CI recently hosted a round table in the United Arab
Emirates on the outlook for prepaid solutions in the Middle East.
Representatives from Citi, Visa, Abu Dhabi Commercial Bank,
Emirates NBD, TSYS and other leading payment players in the region
joined together for a lively and thought-provoking


The latest in the series of industry roundtables hosted by Cards
International took place in Dubai in the United Arab Emirates in
late September, in which we invited a broad array of industry
players across the entire cards value chain to discuss the
prospects for prepaid in the Middle East region. The following
article is an edited version of what was discussed.

David Parker, consultant,
Polymath Consulting (roundtable moderator): What are the biggest
challenges facing prepaid in the Middle East region? What are the
top two or three issues you view as being most

Surendra Bardia,
vice-president cash management head, UAE & Iraq, Citi:

The main challenges as we see them are infrastructure and education
of the end user. Many consumers are familiar with prepaid mobile
phones, but prepaid payment cards are a different matter.

No bank that has entered the prepaid market
has succeeded in having a sustainable prepaid card programme due to
the fact people are not familiar with the concept. People in this
market are more used to having loans or traditional credit cards,
whereas people are not really familiar with prepaid cards.

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Meena Gajaria, product
manager, prepaid, Emirates NBD:
The main challenge would
be how to make profit from prepaid cards. The revenue margins on
prepaid are not as easy as they would be on a credit card or on
other cards, so we need to find out how to increase the value

We have a unique market in this region where
the majority of the population is from the Indian sub-continent and
from abroad, and a lot of those people are classed as unbanked. We
need to compare and develop and define the best ways to go out and
approach those segments.

Nona Fayaz, business
development manager EFTPOS solutions, STS:
While there are
challenges, prepaid is good because it is a product that can really
reach out to everyone. Anyone can use prepaid without having any
kind of credentials. It doesn’t matter what kind of social status
you have. People should be able to see it is really useful and easy
to use.

Taff Morris, business development
manager, Visa CEMEA:
My issue would be around
profitability. What is the tipping point, whether it is a single
load or a reusable product? Where do you hit the point of
profitability, taking into account the cost of manufacture and
marketing, the channel access, whether you use kiosks, whether you
use self-help for internet-based top-ups, reloading and so on? What
is the profitability point for salary and gift cards, and all the
other verticals? Who owns the prepaid product? It is kind of a
mongrel if you excuse my expression, in that everyone likes it but
no-one wants to own it.

Stuart Isted, relationship manager,
There are three challenges. One is education
of the end user or customer, education of the bank staff, and the
shop assistants accepting the cards. We really have to get down to
the basic level of education.

We have to talk about how we educate the sales
process, in bank branches or in retail environments – if you fail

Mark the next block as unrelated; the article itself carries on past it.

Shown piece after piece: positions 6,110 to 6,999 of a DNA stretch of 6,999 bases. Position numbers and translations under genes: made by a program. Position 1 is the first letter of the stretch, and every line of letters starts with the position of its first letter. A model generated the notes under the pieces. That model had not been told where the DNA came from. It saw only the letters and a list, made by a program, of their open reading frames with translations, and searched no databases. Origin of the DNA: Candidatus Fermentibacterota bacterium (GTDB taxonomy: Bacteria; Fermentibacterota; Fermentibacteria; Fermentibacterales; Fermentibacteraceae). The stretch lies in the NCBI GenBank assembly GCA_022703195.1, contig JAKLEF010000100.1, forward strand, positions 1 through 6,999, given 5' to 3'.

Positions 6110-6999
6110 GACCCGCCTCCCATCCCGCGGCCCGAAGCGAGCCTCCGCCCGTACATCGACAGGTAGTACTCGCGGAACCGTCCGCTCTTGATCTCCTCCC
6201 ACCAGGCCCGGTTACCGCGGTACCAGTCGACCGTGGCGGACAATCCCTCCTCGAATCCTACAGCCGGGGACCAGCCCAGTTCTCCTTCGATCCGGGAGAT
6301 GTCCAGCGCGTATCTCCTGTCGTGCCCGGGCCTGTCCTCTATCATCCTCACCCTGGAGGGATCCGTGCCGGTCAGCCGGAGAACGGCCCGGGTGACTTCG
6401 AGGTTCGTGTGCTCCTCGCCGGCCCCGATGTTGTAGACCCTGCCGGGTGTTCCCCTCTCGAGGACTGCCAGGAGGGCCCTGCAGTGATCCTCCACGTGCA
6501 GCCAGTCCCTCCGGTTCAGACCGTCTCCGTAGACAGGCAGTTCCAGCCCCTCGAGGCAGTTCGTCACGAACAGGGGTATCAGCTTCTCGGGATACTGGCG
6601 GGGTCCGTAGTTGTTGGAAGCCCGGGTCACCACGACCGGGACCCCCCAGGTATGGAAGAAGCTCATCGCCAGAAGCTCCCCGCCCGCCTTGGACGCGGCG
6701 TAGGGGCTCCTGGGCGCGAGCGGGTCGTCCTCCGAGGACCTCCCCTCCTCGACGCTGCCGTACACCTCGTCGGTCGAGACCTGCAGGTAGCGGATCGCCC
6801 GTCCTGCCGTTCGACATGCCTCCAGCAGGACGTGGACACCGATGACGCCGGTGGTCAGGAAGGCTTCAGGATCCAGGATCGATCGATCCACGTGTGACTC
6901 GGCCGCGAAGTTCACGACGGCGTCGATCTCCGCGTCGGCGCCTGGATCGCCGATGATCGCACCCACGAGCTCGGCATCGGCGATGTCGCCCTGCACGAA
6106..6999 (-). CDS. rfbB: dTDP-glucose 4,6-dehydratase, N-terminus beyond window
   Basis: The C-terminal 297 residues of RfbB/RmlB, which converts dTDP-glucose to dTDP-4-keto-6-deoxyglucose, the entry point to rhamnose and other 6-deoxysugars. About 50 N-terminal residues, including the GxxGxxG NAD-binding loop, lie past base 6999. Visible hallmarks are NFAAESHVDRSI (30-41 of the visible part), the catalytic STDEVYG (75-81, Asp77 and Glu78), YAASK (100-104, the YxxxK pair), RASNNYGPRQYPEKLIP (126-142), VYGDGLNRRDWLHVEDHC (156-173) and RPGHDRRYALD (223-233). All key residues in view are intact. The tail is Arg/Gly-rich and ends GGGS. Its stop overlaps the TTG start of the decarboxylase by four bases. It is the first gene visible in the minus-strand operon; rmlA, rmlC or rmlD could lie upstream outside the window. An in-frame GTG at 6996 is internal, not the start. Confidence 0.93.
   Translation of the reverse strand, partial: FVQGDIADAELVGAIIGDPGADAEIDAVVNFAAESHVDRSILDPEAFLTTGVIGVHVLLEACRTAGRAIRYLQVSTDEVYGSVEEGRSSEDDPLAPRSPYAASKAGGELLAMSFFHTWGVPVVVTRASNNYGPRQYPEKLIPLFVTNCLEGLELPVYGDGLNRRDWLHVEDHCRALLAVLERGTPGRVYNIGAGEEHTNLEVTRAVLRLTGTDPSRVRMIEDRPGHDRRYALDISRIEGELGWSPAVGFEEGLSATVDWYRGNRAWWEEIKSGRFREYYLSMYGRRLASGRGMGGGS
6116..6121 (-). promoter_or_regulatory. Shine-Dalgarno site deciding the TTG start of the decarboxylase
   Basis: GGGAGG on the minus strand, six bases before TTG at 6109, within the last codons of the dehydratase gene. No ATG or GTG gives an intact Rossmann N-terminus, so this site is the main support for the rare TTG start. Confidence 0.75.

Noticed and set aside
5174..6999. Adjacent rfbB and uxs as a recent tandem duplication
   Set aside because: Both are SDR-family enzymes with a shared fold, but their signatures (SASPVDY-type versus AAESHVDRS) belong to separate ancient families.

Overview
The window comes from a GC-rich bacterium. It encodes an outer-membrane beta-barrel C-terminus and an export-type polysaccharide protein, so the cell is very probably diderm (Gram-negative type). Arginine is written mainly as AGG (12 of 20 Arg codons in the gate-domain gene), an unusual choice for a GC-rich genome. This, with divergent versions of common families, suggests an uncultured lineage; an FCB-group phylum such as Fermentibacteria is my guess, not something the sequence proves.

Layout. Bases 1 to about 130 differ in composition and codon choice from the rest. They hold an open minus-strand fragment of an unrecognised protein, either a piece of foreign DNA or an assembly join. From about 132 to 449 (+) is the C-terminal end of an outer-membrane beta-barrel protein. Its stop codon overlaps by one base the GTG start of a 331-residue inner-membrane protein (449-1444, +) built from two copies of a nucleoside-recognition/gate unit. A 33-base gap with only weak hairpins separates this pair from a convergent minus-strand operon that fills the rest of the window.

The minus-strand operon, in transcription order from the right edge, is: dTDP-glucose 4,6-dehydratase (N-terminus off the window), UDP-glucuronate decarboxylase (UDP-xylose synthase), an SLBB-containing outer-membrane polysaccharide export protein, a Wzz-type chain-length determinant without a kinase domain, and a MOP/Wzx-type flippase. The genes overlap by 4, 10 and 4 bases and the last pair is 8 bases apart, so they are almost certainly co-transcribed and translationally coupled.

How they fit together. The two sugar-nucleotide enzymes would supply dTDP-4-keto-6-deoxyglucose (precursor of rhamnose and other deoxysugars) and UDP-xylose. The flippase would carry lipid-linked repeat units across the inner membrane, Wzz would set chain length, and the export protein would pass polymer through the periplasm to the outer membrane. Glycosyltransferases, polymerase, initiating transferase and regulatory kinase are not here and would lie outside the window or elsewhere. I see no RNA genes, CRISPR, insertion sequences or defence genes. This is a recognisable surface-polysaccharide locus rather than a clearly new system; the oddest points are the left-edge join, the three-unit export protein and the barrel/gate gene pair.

to prepare you prepare to fail. I have seen this recently where I
have been into one bank and they recommended that to get a gift
card or a general-purpose card, I go to another bank’s branch and
pick up their gift card.

I get fed up with people talking about prepaid
as just prepaid. Prepaid for me is a platform. Payroll is very
different to gifting, and what I would like to see is people being
more specific about prepaid. So we need to talk about gifting,
about corporate incentives, about payroll. There are various
different animals and we need to make sure that we talk about
actual opportunities within the vertical segments.

The third thing is innovation. How do you take
your gift card programme or payroll programme and launch
successfully? It is tough to make money out of prepaid as Meena
mentioned, but the money is there to be made. What I would like to
see is in more mature markets where prepaid has been around a
little bit longer, what have more mature markets done to innovate?
If you have got five or six different prepaid offerings in the
market then how do they differentiate?

Malek Mroueh, senior director regional
development MEAP region, TSYS:
We can talk until we are
blue in the face about how prepaid is a platform and not a single

We consistently hear messages that just dilute
the power of the product just by focusing on one vertical. It does
not start and end with the card. Depending on the vertical you are
in, there is a whole host of activities that need to be launched
around it, from something as simple as selling the marketing data
to upgrading and uplifting clients.

The other area of education is around
partnerships, and understanding how you make money vis a vis BIN
sponsorship and maintenance. People still don’t understand the
mechanics that make it worthwhile. The basics should be common

The last thing is infrastructure. Once you
have got the basics in place then what happens next? Do you want
customers in your branches? Are they customers you want to have or
not? What is your infrastructure? Do you need to go to kiosks, do
your ATMs need to be upgraded?

Infrastructure and how you handle channel
access are things I would like to see more education, discussion
and modelling around.

Kaizar Patla, senior vice-president,
business head of cards, ADCB:
The fact remains that
everyone is aware that we have a large immigrant population in this
market and there is a huge blue collar unbanked population that we
could give prepaid cards to.

So why isn’t anyone launching prepaid cards?
Why isn’t the prepaid market here as big as other markets around
the world? If a product makes money and if the product can sell,
then I think bankers would find a way to launch it. There are